In January 21st 2011, S.K.H. Prinz Georg Friedrich von Preussen, head of the Prussian Royal family, announced his engagement to I.D.H. Prinzessin Sophie von Isenburg, with a grand Potsdam wedding planned for later this year. Royal observers all around, long since weaned from any hopes of truly royal matches ever happening again, had to pinch themselves in disbelief. Furthermore, studying the Isenburg family tree, one discovers that the two sisters of the bride-to-be, Princesses Katharina and Isabelle, have also married within the Gotha; Katharina to Archduke Martin of Austria and Isabelle to Fürst Carl zu Wied.
Blimey! Is this the start of a revival of dynastic marriages? Probably not, but it seems quite evident that members of the mediatized families - the so called "second parts" - do tend to marry more according to the rulebook than their first part colleagues. In the case of Georg Friedrich one is not totally surprised, since his being the head of the family and having become so because of his uncles’ non-dynastic marriages, more or less forced him to chose his bride carefully.
S.K.H. is of course the German version of H.R.H. Had it been before 1918, one might even have thrown in another "K" there [Seine Kaiserliche und Königliche Hoheit], the Prussian Royal family at the same time being the Imperial family of Germany. But what in God’s name does I.D.H. stand for? The answer is "Ihre Durchläuchtigste Hoheit" - meaning "Her Enlightened Highness" - a nice epithet that one could easily accept and grow fond of. But it actually means "Transparent" which is perhaps not a quality one would always wish for. There is in fact another epithet; "Erlaucht" which does indeed translate as "Enlightened".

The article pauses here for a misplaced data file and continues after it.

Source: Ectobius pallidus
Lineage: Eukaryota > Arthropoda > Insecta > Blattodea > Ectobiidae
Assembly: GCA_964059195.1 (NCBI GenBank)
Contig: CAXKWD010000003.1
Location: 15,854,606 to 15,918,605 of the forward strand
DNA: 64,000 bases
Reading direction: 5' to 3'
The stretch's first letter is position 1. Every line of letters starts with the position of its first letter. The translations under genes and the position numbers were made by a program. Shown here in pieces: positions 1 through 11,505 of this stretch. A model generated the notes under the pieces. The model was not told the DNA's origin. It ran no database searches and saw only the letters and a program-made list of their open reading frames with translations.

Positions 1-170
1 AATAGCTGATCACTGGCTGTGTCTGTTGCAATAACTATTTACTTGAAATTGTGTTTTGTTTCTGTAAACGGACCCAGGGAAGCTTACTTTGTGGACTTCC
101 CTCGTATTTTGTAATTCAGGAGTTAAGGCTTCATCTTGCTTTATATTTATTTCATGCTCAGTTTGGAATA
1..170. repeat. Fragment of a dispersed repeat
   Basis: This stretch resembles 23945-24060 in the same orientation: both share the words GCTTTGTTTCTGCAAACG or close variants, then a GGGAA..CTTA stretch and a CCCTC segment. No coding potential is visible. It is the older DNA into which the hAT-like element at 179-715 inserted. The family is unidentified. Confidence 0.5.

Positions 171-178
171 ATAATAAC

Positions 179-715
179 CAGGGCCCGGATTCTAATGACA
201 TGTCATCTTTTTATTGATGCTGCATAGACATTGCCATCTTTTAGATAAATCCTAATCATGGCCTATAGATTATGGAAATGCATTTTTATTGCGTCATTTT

In my latest book; "The Bernadotte Descendants" [Bernadotteättlingar], as well as in the previous edition, I have chosen to keep the titles and the epithets in their original language. Trying to translate them would inevitably cause problems and inadequacies. "His Transparency" would of course be ludicrous and we also have the problem with the little words, such as "von" and "zu". It has become fashionable to use the English version of a name, e.g. "Prince of Prussia", only for the dynast members of the family, whereas those family members that are born from an unequal marriage are called by their German names; "Prinz von Preussen", where all elements according to German law are considered to be a surname, not a title. This however means that one has to decide who is dynast and who is not - and one quickly realizes that this is an impossible task.
It is probably better to use the original names, titles and epithets and wherever necessary explain what they mean. Except of course when it comes to languages with other letters, e.g. Russian, Bulgarian and Greek, where you are doomed to failure...
Anyway, see you in Potsdam!